We had an 'Afro Engineer' at the AFRTS TV station in Alaska.
Anything he touched turned to crap, and the only thing he was good at
was drinking his month's pay in under a week.
I've improvised & made parts that weren't available. That includes a
TV tuner for a piece of broadcast equipment. The only tools I had were
a few hand tools and a soldering iron.
It really hit the fan when someone told one of the Army cooks that
they were renaming the mess hall to 'Ptomaine Hall'. ;-)
(UTC) typed in rec.crafts.metalworking the following:
Jerry had to improvise even when they were winning the war. They
had this problem that the demand for material (trucks, tanks, guns,
etc) meant they couldn't take a captured factory off-line to retool to
a standard "type". Plus they had a lot of captured items (tanks,
transports, etc) that they pressed into service because it worked.
Imagine having to keep parts on hand for trucks made in Germany,
France, Czechoslovakia, Russia and England/The US?
It is a wonder they lasted as long as they did.
"With Age comes Wisdom. Although more often, Age travels alone."
LOL! You are correct! I just bought a 900W microwave from Walmart
[made in China] for around $46. I have not had to clean the buttons
yet, because ...yes, the plastic coating has deteriorated and looks
like I ran a soldering iron over them.At first, I thought this was a
protective plastic sheet that I had neglected to remove and was
supposed to be removed. Guess not.
That's the type that doesn't notice the damage till it's too late.
Hell, a GOOD US made membrane switch would sell for more than $30 in
quantities of 5,000 or less.
Being who I am, I am replacing the switches in a wireless mouse. I
can't find another model that doesn't bother my Carpal Tunnel, and
Logitech has used the same switches for over a decade. Not that I think
most people could replace one on a double sided, board with PTH.
On Sat, 23 Feb 2013 22:40:16 -0500, "Michael A. Terrell"
Which reminds me...I picked up a microwave last week from a Scratch
and dent store for $20. Kenmore product, current model. I fired it
up before buying it and it worked well. Got it home..fired it up..and
it ran for about 30 seconds and then it puffed out some smoke and
So I popped it open and found a thermostat secured to the top of the
cooking chamber that had literally melted down. Bypassed it..and it
works fine. I suspect its a safety that senses if the chamber gets too
hot because of fire or other extreme temperature. Simple open/close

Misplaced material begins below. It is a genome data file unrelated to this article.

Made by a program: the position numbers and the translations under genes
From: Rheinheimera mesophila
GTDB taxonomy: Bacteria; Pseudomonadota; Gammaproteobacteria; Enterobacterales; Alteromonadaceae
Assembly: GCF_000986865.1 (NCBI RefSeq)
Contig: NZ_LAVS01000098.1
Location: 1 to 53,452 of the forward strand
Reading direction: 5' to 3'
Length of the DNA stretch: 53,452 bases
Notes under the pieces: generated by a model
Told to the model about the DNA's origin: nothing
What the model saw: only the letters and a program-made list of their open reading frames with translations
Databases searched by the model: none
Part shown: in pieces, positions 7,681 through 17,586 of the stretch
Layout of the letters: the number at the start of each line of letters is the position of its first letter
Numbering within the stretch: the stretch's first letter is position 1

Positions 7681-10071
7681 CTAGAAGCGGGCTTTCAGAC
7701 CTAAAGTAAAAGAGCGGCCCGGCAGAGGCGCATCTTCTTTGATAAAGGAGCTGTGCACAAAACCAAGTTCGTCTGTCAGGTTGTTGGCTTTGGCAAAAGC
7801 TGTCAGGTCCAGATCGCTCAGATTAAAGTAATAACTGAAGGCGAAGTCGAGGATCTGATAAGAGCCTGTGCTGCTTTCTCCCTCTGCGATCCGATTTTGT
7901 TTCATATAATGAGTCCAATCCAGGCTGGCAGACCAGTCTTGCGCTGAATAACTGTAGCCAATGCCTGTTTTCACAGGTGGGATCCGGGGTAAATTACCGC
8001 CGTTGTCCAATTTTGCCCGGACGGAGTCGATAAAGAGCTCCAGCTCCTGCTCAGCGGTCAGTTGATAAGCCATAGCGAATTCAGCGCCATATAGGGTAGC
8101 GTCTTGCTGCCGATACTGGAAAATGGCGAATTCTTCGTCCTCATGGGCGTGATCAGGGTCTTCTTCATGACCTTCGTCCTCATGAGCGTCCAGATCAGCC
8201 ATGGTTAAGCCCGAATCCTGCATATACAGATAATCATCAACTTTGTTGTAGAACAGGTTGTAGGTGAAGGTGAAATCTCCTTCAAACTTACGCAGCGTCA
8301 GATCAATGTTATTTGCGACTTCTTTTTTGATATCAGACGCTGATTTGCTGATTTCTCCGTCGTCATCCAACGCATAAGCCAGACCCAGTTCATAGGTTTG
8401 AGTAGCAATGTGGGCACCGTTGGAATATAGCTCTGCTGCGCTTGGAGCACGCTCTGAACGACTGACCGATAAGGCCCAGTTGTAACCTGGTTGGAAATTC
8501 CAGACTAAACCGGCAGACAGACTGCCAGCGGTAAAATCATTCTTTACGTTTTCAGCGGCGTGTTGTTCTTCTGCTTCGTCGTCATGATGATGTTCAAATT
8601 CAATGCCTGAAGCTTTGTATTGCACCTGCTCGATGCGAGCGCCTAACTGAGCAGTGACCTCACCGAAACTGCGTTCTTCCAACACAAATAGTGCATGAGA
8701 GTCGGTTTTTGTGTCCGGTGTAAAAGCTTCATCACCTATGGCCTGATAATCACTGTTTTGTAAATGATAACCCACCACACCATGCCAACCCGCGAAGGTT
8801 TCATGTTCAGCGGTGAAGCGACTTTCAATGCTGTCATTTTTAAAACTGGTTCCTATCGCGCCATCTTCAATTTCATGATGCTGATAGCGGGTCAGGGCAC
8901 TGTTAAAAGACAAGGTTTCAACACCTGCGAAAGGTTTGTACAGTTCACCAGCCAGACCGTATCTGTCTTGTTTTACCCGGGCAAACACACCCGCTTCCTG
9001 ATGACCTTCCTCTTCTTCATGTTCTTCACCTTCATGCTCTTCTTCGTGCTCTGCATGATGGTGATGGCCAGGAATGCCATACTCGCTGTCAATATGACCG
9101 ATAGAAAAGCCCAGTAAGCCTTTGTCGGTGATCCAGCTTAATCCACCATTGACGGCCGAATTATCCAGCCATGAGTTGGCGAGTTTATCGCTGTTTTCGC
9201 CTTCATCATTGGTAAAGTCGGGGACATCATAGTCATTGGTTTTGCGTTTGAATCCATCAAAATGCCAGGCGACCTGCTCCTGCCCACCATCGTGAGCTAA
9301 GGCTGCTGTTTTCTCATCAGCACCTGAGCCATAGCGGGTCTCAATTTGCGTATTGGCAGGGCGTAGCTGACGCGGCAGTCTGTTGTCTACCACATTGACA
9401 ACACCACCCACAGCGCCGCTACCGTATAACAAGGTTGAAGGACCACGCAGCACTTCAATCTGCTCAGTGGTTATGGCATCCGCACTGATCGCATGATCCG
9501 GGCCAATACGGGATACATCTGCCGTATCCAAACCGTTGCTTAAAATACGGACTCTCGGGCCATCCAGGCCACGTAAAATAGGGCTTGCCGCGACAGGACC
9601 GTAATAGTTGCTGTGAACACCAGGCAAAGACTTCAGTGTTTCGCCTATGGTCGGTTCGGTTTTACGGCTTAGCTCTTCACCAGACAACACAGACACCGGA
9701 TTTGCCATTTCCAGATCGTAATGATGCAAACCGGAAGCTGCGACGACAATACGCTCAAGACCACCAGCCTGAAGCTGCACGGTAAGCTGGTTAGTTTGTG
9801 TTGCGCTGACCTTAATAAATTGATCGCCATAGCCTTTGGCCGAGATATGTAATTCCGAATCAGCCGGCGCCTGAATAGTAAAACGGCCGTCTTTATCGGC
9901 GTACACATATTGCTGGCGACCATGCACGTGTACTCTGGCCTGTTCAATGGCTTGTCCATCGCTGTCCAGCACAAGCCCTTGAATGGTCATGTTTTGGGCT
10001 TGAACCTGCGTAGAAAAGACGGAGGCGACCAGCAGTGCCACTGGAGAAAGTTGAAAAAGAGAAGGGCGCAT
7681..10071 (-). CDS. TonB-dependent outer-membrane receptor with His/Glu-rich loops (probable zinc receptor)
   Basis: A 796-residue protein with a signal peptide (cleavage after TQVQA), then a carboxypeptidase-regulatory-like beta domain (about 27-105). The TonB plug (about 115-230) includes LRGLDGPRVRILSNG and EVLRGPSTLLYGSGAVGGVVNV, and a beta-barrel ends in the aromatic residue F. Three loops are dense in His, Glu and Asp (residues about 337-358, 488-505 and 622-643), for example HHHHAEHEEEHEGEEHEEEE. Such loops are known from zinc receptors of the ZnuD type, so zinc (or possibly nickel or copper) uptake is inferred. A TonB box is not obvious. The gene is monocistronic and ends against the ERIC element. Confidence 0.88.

device that had for some reason..melted. Wires were fine, plastic on
the connectors was not melted and there were black smoke smudges on
the inside of the cover. No idea of why it melted down. Must have been
something internal..not well made. Near the klystron and above the
lightbulb compartment. Main power runs through it. So I put the thing
back in operation with wire strippers and a wire nut... and in
fact..cooked dinner in it tonight. Works fine.
So I took the old Panasonic that had failed..and Id replaced with the
new Kenmore out and opened it up too. Filled with spider webs, the
odd fly, roach and lots and lots of crumbs. Probably 12 or more years
old. And virtually identical to the Kenmore internally. The only
difference was the position of several of the internal sensors and the
electronic display for the various cooking programs. Cleaned it out,
sprayed the circuits with board cleaner to get the crumbs and roach
turds off the board, , let it dry out, fired it back up and it now
works just fine as well.
I was rather amazed at the simularity between the Panasonic guts, some
12 or more years old..and the new Kenmore guts. Obviously Sears doesnt
make their own nukes and is buying them from Panasonic. Shrug
We finally lost our Microwave tank we bought in 1980 or 81.
We bought a new model - about the same capability - less in some way
more others - but this one I could pick up and hold in one hand.
They changed the heavy core transformer - 1 KW is a transformer!
To a switcher supply - aka modern.
When we turned it on, it swamped or killed WiFi in the house. Never
tried the cell phone but computers would not be on line...
I now have hard wire to those computers and we can use the microwave
It is a Panasonic. Works just fine - suspect the osc in the switcher
is just there.
You could try a power line filter, I have small ones I use on telecom
equipment but I'm sure you can get a high current filter for appliance
use something like what's in the links below. ^_^
Some reviews of the Logitech M570 trackball say it helps their CTS:
(Amazon.com product link shortened)
I bought one to control 7 Media Center from the arm of a chair and am
slowly approaching the precision I acquired with a mouse from 20+
years of CAD work. At first it was very awkward.
My hand is slightly too small for it and slides back unless I position
it where the chair back supports my elbow.
It does take a little while to get used to a trackball, but Ive been
using them for at least a decade and they are very good.
Be sure to change the settings in Windows (or whatever OS ) so the
ball moves properly for your "touch". Its all changable of course and
can be adjusted nicely
I never could get past the awkwardness I first felt with using a
trackball. And, I could never envision a trackball being as precise as
I know from experience that give enough time, you can get used to most
anything, but it makes me ask why would I want to use a trackball when
I'm completely satisfied with regular mouse usage?
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